Get To Know Your Cycle – Part 1
As modern women, we know too little about our menstrual cycles. As a high school student, I used to see my period as such a painful part of my month–discomfort, pain, and moodiness!
Back then, nobody told me what really was happening in my body, and that lack of knowledge blocked me from connecting with my cycle and the superpower of giving life to another human.
Additionally, we’re facing an ever-growing number of people struggling to conceive. Infertility affects an estimated 15% of couples globally, amounting to 48.5 million couples. (1)
That’s why this article is dedicated to explaining our cycle, so you can educate yourself, your daughter and your friends on the wisdom and signs that our very own bodies give us every day of the month.
When we talk about the menstrual cycle, there are four main hormones you need to know about:
- FSH – Follicular Stimulating Hormone:
- LH – Luteinizing Hormone:
- Progesterone: Our cycle consist of four phases:
Follicular phase: Follicles are the sacs in your ovaries that contain eggs. During this part of your cycle, the follicles selected for that particular month begin to grow. The follicular phase starts with the first day of your period and ends with ovulation.
This phase can be considered the SPRING time inside your body as the estrogens levels go up, boosting your mood and your energy (2).
During these two weeks of your cycle you usually feel more energized and awakened as your whole body is working to produce life.
This is the time where everything is growing and these small follicles stimulated by FSH produce about 15 to 20 mature eggs in each ovary.
After this, follicles start producing estrogen and the race for a follicle to become the largest continues.
This phase can take 8 to 21 days depending of each woman’s body and circumstances.
The length of the follicular phase and how long it takes your body to ovulate depends on your body’s estrogen level. High levels of estrogen trigger the production of Luteinizing Hormone (LH).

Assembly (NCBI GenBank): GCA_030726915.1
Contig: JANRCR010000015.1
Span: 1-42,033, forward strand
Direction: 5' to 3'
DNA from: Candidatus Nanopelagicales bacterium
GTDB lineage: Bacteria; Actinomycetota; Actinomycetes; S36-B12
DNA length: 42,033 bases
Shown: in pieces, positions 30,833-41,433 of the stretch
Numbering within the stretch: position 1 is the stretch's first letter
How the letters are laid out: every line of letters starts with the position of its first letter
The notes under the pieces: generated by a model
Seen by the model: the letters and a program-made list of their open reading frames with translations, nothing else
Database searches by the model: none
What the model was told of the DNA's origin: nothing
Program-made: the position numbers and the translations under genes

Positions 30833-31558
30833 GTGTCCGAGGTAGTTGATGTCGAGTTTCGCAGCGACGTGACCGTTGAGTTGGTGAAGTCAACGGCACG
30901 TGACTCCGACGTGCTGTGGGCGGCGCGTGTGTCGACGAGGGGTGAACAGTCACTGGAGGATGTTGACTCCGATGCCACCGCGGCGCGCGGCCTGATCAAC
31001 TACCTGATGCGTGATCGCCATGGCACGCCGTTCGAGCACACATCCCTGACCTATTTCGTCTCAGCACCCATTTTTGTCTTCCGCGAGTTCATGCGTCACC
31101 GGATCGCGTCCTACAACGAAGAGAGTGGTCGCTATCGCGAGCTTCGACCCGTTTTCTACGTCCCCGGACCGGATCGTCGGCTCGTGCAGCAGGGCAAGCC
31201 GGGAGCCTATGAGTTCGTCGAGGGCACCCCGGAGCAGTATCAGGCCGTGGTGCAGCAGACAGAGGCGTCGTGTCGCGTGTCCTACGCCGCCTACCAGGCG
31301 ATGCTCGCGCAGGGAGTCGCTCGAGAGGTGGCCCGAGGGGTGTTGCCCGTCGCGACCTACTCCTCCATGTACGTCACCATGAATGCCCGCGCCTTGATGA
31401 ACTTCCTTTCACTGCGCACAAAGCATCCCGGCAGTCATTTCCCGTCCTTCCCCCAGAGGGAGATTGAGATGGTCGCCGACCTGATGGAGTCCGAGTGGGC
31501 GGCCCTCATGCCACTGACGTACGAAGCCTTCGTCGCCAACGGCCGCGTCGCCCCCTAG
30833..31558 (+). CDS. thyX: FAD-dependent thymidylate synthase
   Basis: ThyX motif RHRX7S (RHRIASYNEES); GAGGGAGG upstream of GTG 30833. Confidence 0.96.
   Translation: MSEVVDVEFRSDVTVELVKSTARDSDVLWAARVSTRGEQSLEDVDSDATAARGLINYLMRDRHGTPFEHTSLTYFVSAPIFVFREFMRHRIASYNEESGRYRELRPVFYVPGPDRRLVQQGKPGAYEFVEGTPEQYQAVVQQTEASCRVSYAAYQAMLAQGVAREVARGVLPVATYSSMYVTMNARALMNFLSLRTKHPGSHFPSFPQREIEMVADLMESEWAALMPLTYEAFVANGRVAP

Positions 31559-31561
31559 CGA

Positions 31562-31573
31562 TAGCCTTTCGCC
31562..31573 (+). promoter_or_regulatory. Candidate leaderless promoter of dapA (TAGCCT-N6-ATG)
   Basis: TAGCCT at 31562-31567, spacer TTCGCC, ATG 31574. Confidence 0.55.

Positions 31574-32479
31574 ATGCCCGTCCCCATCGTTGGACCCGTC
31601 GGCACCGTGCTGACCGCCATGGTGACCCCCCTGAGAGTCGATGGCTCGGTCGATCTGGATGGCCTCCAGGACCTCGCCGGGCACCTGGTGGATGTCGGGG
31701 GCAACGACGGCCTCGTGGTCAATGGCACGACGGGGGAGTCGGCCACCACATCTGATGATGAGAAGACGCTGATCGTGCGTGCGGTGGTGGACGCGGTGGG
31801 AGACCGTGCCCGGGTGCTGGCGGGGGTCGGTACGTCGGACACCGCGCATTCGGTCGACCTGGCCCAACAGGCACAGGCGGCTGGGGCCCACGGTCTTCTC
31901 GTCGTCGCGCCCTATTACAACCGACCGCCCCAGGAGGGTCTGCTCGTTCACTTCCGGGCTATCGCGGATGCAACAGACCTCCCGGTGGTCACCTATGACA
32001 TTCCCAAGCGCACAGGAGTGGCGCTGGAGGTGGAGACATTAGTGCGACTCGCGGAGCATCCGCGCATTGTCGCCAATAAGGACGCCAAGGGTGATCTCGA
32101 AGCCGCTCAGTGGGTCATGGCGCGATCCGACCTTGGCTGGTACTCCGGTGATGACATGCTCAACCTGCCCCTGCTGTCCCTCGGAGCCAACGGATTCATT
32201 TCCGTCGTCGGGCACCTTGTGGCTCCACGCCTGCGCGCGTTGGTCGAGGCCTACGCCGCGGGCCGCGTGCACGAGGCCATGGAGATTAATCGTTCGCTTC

Ovulation: this phase begins when an ovary releases a mature egg from the most dominant follicle. The unreleased eggs start to disintegrate in a process called atresia.
Luteinizing Hormone (LH) helps the released egg to cross the fallopian wall within a day or so. Yes – this is your Peak Conception Day!
If conception occurs, the egg becomes a corpus luteum; and if not, the egg is swept aside by the fimbria which is like a finger that projects from the fallopian tube.
Ovulation time is your best time of the month – how do you feel during SUMMER? Yes, those four days are your golden days each month, so you should make sure to use them wisely!
The combination of high estrogen and testosterone levels can lead to good mood and an active libido (3) – As this is the right time to conceive, it makes sense, right?
This phase usually takes 3 to 4 days.
The corpus luteum is a mass of cells that helps produce the hormone progesterone during early pregnancy. The corpus luteum will continue to produce progesterone until the fetus produces adequate levels to sustain the pregnancy, which usually occurs between the 7th and 9th weeks of pregnancy.
If pregnancy doesn’t occur, the egg disintegrates in six to 24 hours. After that, progesterone stops the release of more eggs. So a woman can’t release an egg, get pregnant and release another egg months later to get pregnant again.
This phase can be considered your AUTUMN as your body is preparing for menstruation and your energy level could be going down, and you may be feeling more emotional or moody (4)
This phase usually takes 10 to 16 days depending on each woman’s body and circumstances.
After the end of the Luteal Phase the progesterone levels lower, triggering the disintegration of the endometrial wall, which results in the beginning of your next period.
How do you feel during WINTER time? Is this similar to the feelings you experience during your menstrual cycle?
PMS should be mild and something you can control each month. If you ever feel that your period is preventing you from having a normal life, it could be a sign that something else is going on. Find out more about that here.
Hopefully this information gives you a clearer idea about what you experience during each week of your cycle. To get additional information, visit my Instagram account and look out for the second part of this article series – Reconnecting with your cycle.
If you want to get deep into this topic, I strongly recommend the book Taking Charge of Your Fertility by Dr. Toni Wescheler.